MOSCOW (Reuters) – A Russian court in Siberia jailed a Jehovah’s Witness adherent for six years on Wednesday after finding him guilty of extremist activity, his lawyer said, part of a crackdown on the religious group.
Jehovah’s Witnesses have been under pressure for years in Russia, where the dominant Orthodox Church is championed by President Vladimir Putin. Masked law enforcement officers carried out mass raids on the religion’s adherents in Russia last month.
Yuriy Savelyev, 66, was sentenced by a court in Novosibirsk, around 1,740 miles (2,800 km) east of Moscow, his lawyer, Vitaliy Svintsov, told Reuters. Svintsov said Savelyev would appeal the decision.
The court confirmed the ruling on its website.
“Convicting Yuriy, a peaceful 66-year-old Christian, to six years in prison is patently absurd,” said Jarrod Lopes, a U.S.-based spokesman for the group.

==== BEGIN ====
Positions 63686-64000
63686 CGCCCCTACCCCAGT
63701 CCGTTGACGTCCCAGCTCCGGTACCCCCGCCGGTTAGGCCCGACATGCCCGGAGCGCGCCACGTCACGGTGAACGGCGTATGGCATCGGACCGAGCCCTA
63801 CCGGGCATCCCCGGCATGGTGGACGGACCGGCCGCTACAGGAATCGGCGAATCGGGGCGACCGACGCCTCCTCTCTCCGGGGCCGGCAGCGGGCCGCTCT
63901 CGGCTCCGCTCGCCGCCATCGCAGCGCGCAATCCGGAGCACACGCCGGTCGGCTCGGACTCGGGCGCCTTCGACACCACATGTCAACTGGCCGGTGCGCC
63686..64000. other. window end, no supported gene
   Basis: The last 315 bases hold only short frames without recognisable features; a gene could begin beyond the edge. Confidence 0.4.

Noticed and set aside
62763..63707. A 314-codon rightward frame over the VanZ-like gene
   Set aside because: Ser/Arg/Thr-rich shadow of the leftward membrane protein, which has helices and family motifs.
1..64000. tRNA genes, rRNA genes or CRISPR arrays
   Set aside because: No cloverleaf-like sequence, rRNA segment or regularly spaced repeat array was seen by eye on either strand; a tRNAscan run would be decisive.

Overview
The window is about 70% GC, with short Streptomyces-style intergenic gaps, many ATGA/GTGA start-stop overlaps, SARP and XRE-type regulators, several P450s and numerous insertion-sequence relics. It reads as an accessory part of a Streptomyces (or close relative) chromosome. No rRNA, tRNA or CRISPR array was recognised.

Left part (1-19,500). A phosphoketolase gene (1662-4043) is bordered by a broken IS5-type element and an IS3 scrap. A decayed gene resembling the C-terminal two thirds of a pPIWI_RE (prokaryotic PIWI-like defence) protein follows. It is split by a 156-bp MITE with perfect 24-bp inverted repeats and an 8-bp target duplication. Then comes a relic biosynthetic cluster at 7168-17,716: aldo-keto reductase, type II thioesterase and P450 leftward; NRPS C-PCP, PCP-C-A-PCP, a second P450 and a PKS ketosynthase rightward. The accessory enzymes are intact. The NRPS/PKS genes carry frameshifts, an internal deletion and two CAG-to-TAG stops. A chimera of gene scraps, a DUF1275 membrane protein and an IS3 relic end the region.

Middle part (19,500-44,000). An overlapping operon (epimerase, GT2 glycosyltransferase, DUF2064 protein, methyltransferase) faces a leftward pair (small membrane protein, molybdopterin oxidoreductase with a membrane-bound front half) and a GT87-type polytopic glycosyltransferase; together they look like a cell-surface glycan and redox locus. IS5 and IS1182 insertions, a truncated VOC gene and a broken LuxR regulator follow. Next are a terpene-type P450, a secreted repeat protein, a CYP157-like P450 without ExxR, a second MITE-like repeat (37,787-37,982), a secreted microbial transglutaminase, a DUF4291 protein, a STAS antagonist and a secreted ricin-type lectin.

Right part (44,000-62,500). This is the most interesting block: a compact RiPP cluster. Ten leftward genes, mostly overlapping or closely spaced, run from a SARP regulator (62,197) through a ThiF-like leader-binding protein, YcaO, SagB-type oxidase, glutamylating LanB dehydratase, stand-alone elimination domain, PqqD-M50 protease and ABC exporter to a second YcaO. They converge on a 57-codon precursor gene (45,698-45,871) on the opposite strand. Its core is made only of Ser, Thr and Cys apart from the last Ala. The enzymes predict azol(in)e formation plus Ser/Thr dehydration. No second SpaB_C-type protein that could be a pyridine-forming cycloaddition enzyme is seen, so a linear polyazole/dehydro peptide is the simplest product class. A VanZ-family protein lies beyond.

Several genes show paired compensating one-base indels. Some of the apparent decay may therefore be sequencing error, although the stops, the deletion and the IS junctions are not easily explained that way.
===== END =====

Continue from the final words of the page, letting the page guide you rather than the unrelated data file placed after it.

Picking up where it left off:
“It also defies international human rights norms, which is why the European Union, Britain, the United States and the United Nations have repeatedly called on Russia to stop the systematic persecution of Jehovah’s Witnesses.”
Prosecutors had asked the court to sentence Savelyev to eight years in prison, Lopes added.
Russia’s Supreme Court ruled in 2017 that the group was an “extremist” organisation and ordered it to disband, a decision that was followed by a crackdown which has seen dozens of adherents jailed and hundreds hit with criminal charges.
Jehovah’s Witnesses are a Christian denomination known for door-to-door preaching, close Bible study, and rejection of military service and blood transfusions.
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